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Friday, November 06, 2020|
MassMutual and Trian Deepen Their Ties With a $1.2T-AUM Titan
The high-profile activist investor who backed Legg Mason and the insurer that sold OppenheimerFunds have both officially deepened their ties with a publicly traded, multinational, $1.218-trillion-AUM$1.218-trillion-AUM asset manager.
All three additions tied to big Invesco shareholders. Trian, as revealed a month ago, has recently taken a 9.9-percent stake in Invesco. And Invesco's purchase of OpFunds last year left OpFunds' prior owner, MassMutual, as Invesco's biggest shareholder, with a 15.7-percent stake ... and Barings is a subsidiary of MassMutual. The board expansion means that MassMutual and Trian have ties to at least two Invesco board members each. (In addition to the three fresh additions, one of Invesco's existing board members is Bill Glavin, former chair of OpFunds and former COO of MassMutual.)
Wagner commented on both connections.
"We are pleased to have Trian as a significant shareholder. Nelson and Ed have an impressive track record as long-term investors, and their prior experience in asset management gives them a deep understanding of the significant growth opportunities of this industry," Wagoner states. "We also look forward to working with Tom Finke, whose deep financial services leadership experience with Barings will provide an invaluable perspective. Tom's connection to MassMutual will further strengthen our relationship with our largest shareholder. MassMutual is a committed, long-term partner to our business."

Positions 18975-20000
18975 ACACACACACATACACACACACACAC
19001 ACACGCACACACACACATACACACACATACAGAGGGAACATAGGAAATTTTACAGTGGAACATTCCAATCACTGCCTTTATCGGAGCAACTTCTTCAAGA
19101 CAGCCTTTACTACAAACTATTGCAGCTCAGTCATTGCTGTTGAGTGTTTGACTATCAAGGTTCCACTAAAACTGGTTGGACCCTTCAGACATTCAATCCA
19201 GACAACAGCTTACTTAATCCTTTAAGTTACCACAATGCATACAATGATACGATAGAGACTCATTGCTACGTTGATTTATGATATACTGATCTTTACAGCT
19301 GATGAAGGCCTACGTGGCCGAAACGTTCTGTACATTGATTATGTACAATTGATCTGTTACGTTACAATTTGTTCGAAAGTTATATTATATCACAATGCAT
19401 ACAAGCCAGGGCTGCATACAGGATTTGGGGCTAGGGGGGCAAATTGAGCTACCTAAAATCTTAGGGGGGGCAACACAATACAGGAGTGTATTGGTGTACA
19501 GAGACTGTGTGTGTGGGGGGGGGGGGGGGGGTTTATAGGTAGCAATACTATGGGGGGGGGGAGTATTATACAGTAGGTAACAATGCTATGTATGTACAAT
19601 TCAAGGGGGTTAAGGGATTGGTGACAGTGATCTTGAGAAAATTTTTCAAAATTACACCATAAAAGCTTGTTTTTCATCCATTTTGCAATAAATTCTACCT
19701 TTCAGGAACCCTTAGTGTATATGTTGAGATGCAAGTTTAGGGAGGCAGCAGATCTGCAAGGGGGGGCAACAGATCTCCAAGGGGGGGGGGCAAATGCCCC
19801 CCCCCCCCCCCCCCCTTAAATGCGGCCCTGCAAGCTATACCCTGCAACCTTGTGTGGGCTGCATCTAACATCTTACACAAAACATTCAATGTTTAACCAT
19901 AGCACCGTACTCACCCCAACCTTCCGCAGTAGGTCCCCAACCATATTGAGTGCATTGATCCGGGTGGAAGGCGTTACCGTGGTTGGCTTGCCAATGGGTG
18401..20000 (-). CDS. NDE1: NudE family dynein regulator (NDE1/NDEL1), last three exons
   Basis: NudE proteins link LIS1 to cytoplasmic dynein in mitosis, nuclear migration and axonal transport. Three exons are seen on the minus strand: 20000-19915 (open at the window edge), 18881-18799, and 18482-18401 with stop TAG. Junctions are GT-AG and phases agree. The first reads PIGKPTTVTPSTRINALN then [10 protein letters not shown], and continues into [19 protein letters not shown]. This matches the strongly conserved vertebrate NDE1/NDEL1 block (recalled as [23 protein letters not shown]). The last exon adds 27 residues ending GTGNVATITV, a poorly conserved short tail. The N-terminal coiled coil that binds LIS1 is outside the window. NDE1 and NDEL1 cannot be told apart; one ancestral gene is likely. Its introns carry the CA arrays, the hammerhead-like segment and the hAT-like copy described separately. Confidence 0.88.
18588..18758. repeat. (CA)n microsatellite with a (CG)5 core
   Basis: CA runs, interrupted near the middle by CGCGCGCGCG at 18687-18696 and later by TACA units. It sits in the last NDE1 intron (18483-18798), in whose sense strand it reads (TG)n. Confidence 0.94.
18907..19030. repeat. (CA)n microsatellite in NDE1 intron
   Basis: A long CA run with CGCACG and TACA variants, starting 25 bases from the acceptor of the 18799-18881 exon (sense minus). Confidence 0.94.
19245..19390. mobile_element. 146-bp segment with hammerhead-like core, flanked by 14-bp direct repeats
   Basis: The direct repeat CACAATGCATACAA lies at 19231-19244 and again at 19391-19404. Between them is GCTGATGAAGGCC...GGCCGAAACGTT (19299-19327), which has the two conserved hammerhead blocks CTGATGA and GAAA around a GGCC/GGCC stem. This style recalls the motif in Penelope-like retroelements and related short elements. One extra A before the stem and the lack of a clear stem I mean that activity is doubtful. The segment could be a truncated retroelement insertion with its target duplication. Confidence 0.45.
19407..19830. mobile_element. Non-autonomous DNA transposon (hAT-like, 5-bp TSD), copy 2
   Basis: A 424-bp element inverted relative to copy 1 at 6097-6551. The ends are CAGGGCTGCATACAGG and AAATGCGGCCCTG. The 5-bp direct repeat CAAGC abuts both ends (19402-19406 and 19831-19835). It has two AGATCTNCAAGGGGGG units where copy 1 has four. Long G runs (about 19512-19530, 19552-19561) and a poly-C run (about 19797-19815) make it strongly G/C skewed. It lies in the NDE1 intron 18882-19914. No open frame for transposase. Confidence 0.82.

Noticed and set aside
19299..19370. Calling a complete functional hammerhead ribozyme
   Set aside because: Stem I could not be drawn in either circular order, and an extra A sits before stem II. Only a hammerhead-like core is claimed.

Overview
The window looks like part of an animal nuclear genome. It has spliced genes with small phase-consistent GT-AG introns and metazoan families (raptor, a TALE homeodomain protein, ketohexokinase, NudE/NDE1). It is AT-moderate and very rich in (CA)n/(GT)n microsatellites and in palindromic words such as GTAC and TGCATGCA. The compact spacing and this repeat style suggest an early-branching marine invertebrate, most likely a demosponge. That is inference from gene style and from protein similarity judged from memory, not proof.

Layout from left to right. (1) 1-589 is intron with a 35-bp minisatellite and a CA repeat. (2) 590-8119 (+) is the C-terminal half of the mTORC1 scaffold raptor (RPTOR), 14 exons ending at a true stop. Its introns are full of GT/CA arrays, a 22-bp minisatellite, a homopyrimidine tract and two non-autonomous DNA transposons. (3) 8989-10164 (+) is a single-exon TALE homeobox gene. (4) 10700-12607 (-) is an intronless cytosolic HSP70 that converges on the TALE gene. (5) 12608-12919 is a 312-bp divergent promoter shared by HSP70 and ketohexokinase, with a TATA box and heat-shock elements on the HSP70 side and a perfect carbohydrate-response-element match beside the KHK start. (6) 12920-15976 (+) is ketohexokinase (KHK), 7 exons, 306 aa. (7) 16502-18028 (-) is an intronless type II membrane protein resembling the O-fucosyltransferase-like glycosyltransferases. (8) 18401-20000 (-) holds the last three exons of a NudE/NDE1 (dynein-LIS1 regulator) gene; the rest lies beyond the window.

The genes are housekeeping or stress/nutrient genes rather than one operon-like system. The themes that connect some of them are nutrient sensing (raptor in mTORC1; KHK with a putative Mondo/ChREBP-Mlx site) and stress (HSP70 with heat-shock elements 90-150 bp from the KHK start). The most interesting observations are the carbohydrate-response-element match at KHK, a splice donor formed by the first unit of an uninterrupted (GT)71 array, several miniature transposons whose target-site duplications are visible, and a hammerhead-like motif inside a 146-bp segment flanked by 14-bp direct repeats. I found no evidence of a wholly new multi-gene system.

The board update also comes amid public rumors that Peltz, through Trian, envisions scaling Invesco up further with more acquisitions, with another Trian-backed asset manager, Janus Henderson, being a possible target. Yet yesterday Flanagan (who also sits on Invesco's board) pushed back on those rumors, telling Barron's that he hasn't had talks with the Janus Henderson folks.
Don Putnam, managing partner of Grail Partners (an asset management industry dealmaker), expressed skepticism about the efficacy of a possible Invesco-Janus Henderson merger.
"I think the Trian move reflects the age of the big guy — it's a strategy rooted in last century thinking," Putnam told MFWire last month. "It can't work for shareholders because both companies are struggling with their own demons, and a merger would increase the challenges."
Printed from: MFWire.com/story.asp?s=62104
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